Dominic Montserrat

Egyptologist who lived on borrowed time

Dominic Montserrat was an extraordinarily gifted Egyptologist, who combined his technical work as a scholar with an immense talent for introducing his subject to a wider audience.

Dominic Alexander Sebastian Montserrat, Egyptologist: born Slough, Berkshire 2 January 1964; Lecturer in Classics, Warwick University 1992-99; Project Development Officer (Classics), Open University 1999-2002; died London 23 September 2004.

Dominic Montserrat was an extraordinarily gifted Egyptologist, who combined his technical work as a scholar with an immense talent for introducing his subject to a wider audience.

He was born in Slough in 1964. The most significant facts about him were apparent from the first: he was born a haemophiliac, he was unusually intelligent, and quite remarkably brave. His parents had the rewarding but unenviable task of raising a child who was not only outstandingly gifted but fiercely independent and of extreme physical vulnerability; and his own achievement was in the context of a constant and heroic struggle against debilitating pain.

Montserrat studied Egyptology at Durham University, and subsequently took an MA and PhD in Classics from University College London, specialising in Egyptian, Coptic, Greek and papyrology, to which he added a variety of modern languages, including Arabic. His first job, from 1992, was as a lecturer in Classics at Warwick University, where he made of his office, a plain box in a bleak modern building, a peculiar Aladdin's cave, littered with antiquities and mysterious Eastern objects, invariably perfumed with exotic cologne and, despite university regulations, tobacco. There he presided, unorthodox and interesting, a fin-de-siècle dandy in beautiful clothes. His first book was Sex and Society in Greco-Roman Egypt (1996), subtle, well-written, wide-ranging and bizarre.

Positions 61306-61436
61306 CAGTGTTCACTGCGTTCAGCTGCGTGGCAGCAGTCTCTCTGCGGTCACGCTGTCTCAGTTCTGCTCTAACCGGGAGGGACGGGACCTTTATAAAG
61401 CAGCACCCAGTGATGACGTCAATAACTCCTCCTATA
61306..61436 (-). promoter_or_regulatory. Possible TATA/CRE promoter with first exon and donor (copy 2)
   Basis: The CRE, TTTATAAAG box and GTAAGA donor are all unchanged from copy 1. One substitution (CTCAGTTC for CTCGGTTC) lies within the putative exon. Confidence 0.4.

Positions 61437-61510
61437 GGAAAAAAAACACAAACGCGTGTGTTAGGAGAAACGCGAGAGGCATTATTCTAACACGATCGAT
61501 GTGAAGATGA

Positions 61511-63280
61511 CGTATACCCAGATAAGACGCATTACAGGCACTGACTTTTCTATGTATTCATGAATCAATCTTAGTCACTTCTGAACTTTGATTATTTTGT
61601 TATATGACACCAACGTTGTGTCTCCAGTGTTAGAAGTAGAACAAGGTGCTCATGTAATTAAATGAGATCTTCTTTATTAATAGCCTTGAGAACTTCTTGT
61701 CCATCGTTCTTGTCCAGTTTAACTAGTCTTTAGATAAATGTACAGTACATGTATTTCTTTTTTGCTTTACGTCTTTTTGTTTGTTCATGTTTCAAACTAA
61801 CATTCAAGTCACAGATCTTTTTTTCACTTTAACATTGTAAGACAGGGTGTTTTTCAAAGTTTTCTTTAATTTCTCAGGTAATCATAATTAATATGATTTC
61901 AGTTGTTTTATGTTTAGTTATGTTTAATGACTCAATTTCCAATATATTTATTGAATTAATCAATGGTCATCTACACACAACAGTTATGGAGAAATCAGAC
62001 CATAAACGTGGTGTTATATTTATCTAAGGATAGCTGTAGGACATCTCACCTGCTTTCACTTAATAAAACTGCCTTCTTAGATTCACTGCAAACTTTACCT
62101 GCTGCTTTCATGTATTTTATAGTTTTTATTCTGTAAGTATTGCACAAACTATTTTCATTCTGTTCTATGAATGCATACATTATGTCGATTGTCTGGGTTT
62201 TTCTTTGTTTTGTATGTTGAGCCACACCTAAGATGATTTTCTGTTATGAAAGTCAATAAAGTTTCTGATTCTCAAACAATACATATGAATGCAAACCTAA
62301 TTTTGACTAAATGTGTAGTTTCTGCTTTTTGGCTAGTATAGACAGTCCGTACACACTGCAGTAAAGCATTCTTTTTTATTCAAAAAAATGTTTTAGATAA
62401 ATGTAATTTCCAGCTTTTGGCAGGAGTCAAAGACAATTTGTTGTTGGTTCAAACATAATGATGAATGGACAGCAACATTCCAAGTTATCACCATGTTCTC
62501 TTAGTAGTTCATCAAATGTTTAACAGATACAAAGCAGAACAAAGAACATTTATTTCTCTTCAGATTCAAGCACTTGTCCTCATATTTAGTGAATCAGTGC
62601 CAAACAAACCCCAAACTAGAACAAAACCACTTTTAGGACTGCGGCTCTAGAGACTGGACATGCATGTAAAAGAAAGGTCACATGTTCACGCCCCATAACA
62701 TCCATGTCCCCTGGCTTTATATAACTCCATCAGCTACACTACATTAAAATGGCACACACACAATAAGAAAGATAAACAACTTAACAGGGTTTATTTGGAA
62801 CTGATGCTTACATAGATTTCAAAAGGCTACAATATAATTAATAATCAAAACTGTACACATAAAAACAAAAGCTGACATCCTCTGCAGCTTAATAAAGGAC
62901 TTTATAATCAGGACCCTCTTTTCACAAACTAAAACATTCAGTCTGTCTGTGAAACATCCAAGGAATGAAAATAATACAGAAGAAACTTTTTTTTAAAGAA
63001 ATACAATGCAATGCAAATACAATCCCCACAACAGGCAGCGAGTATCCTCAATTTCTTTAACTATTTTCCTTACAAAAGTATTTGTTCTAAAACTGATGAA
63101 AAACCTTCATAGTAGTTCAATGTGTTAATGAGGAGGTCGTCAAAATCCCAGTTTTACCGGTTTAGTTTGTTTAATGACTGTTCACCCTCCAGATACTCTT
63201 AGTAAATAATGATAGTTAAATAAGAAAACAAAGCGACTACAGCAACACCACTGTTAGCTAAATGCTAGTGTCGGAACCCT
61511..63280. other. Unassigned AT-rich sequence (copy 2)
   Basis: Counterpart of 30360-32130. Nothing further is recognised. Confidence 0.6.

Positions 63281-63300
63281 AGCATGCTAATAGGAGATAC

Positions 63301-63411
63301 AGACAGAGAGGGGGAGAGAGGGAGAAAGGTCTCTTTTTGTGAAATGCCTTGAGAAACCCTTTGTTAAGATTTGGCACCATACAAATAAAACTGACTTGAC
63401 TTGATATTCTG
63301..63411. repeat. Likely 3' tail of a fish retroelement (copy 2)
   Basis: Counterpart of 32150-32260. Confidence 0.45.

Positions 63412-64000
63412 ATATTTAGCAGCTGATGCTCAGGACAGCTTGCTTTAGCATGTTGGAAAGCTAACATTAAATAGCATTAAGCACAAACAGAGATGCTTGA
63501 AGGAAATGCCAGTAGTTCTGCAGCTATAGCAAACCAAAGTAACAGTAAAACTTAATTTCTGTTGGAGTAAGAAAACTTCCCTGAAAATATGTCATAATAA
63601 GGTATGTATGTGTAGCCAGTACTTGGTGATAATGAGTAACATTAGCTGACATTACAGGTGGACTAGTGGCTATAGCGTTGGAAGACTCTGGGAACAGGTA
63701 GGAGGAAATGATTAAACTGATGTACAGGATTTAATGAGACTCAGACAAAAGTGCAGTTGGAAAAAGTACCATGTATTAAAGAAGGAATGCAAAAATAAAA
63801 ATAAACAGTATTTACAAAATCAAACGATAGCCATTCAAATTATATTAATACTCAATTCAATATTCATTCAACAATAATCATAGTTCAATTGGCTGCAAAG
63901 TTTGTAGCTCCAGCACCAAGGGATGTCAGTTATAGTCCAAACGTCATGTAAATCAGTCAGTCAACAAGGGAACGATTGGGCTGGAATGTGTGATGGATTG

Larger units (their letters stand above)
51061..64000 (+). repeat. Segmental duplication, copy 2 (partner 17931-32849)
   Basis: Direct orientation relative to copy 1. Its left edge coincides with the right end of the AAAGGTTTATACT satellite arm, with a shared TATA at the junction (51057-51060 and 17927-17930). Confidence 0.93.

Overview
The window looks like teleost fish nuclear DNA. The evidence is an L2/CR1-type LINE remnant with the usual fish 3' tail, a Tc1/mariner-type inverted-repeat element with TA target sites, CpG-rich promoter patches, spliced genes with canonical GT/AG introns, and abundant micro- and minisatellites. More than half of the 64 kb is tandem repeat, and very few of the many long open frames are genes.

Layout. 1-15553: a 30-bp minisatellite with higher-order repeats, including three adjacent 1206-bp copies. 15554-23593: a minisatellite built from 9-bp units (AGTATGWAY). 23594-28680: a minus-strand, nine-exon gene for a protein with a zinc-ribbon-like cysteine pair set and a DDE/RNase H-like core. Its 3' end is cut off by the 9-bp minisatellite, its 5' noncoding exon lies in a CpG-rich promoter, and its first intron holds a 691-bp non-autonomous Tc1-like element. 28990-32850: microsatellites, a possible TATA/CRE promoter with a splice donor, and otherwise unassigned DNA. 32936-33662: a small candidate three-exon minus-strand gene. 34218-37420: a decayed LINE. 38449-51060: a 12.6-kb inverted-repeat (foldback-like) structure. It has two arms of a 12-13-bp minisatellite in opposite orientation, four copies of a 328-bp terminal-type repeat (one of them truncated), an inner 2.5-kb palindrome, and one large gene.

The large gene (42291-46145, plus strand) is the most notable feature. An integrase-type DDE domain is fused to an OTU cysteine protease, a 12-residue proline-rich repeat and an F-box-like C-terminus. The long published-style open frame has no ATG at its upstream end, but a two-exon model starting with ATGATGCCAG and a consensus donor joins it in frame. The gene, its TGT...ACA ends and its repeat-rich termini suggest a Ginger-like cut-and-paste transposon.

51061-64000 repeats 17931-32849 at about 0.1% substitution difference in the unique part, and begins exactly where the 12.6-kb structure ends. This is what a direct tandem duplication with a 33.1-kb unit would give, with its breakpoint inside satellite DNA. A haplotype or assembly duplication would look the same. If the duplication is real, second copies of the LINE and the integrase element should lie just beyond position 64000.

His gift for involving people in the subjects which fascinated him, combined with his increasingly unreliable health, led him to resign from Warwick and move in 1999 to the Open University, where he worked with the research group developing a course on "Art and Society in the Later Roman Empire". This allowed him to continue professionally without having to meet a regular schedule of undergraduate contact-hours.

Like many other haemophiliacs, his health was inadvertently undermined by unscreened blood transfusions, and he contracted Hepatitis B and C. It became clear to him gradually that he was living on borrowed time and, when he felt he could not continue even in the relatively unstructured environment of the Open University, he resigned.

In his brief working life, he was none the less amazingly productive. As well as his technical works on papyrology, which are of the first quality, he wrote a number of radio plays and other works exploring such topics as mediumistic or fantastic evocations of ancient Egypt, and in 2000-01 curated a very successful exhibition, "Digging for Dreams", for the UCL Petrie Museum.

His second book, on the "heretic pharaoh", Akhenaten: history, fantasy, and ancient Egypt (2000), also explores these themes. His last major project, due for broadcast later this year, was a series of documentaries for Channel Five, co-presented with Miriam Cooke, The Egypt Detectives, not merely a popularising rehash of the already-known, but a series which presents genuine and important discoveries in Egyptian archaeology.

With all that, he packed in an extraordinary amount of life into a very few years - he travelled widely and adventurously, particularly in the Middle East, with great bravery, considering the risks which travel posed for a man for whom a bruise could lead to months of continuous pain. He was a bon viveur and an excellent cook, he collected art and antiquities, and sometimes sold them, never, I firmly believe, at a loss.

But he was not any kind of a plaster saint. Free of self-pity himself, he had no toleration of self-pity in others, and he could, on occasions, be devastating. On the one hand, his friends were showered with gifts and, more significantly, for a man who knew his own time to be short, he lavished whole weeks on the projects of others. On the other, his wit, an effortless by-product of his general inventiveness, often had an undertone of melancholy, and could be acid.

His intense sense of privacy led him to keep his friends in separate compartments. It was only at his 40th birthday party, by which time he was aware that he had very little future to look forward to, that he allowed them to meet.

Jane Stevenson



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